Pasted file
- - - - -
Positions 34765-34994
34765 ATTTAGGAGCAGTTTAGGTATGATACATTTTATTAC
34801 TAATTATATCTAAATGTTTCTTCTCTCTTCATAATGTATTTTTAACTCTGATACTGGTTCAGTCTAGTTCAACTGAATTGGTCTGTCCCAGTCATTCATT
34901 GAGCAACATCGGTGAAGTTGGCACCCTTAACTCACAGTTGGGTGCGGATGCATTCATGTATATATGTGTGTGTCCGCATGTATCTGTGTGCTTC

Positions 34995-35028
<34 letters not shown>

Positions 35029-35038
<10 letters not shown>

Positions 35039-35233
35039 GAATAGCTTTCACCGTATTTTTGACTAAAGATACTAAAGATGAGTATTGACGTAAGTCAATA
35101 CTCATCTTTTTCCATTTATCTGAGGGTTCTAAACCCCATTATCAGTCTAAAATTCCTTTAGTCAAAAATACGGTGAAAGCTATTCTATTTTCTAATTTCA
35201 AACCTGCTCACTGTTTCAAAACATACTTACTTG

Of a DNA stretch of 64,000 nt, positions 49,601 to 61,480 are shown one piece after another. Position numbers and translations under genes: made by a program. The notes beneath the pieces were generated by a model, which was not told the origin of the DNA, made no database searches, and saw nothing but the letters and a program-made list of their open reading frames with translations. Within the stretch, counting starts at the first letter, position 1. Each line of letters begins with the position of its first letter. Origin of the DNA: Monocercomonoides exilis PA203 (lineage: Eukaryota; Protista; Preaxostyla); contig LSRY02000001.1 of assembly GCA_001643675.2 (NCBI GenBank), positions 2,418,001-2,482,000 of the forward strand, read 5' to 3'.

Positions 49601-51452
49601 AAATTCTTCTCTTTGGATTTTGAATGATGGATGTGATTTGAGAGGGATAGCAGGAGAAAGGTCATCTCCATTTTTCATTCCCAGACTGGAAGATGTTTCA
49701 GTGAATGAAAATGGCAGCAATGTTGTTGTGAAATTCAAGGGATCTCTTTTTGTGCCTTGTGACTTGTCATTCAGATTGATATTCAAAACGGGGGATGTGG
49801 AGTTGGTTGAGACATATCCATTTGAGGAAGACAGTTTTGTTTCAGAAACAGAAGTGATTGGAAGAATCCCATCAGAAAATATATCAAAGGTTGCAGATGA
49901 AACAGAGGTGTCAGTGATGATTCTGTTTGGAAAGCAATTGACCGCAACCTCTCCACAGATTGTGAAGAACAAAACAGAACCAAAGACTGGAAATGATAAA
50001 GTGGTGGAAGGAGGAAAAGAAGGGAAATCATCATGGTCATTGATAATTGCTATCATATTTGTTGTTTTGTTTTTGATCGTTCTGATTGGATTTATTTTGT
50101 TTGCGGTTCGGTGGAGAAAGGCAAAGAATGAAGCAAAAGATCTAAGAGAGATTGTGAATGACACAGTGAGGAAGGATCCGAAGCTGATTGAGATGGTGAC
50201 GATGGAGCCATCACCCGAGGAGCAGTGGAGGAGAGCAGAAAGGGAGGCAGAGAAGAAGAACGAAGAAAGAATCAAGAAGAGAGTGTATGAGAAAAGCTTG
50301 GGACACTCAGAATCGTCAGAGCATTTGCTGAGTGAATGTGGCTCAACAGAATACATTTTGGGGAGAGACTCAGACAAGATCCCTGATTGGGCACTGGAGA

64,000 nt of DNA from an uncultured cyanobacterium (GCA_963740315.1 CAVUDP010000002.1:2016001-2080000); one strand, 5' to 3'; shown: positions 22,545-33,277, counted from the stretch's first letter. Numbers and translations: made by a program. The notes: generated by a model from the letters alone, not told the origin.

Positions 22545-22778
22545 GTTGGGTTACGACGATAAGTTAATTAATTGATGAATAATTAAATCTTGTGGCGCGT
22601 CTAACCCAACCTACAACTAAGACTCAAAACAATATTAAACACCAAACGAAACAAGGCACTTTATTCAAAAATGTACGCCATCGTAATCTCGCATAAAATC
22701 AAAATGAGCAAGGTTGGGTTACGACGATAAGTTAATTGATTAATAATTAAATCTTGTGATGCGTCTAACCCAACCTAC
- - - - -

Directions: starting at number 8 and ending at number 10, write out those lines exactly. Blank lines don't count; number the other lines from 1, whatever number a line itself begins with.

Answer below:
<10 letters not shown>

Positions 35039-35233
35039 GAATAGCTTTCACCGTATTTTTGACTAAAGATACTAAAGATGAGTATTGACGTAAGTCAATA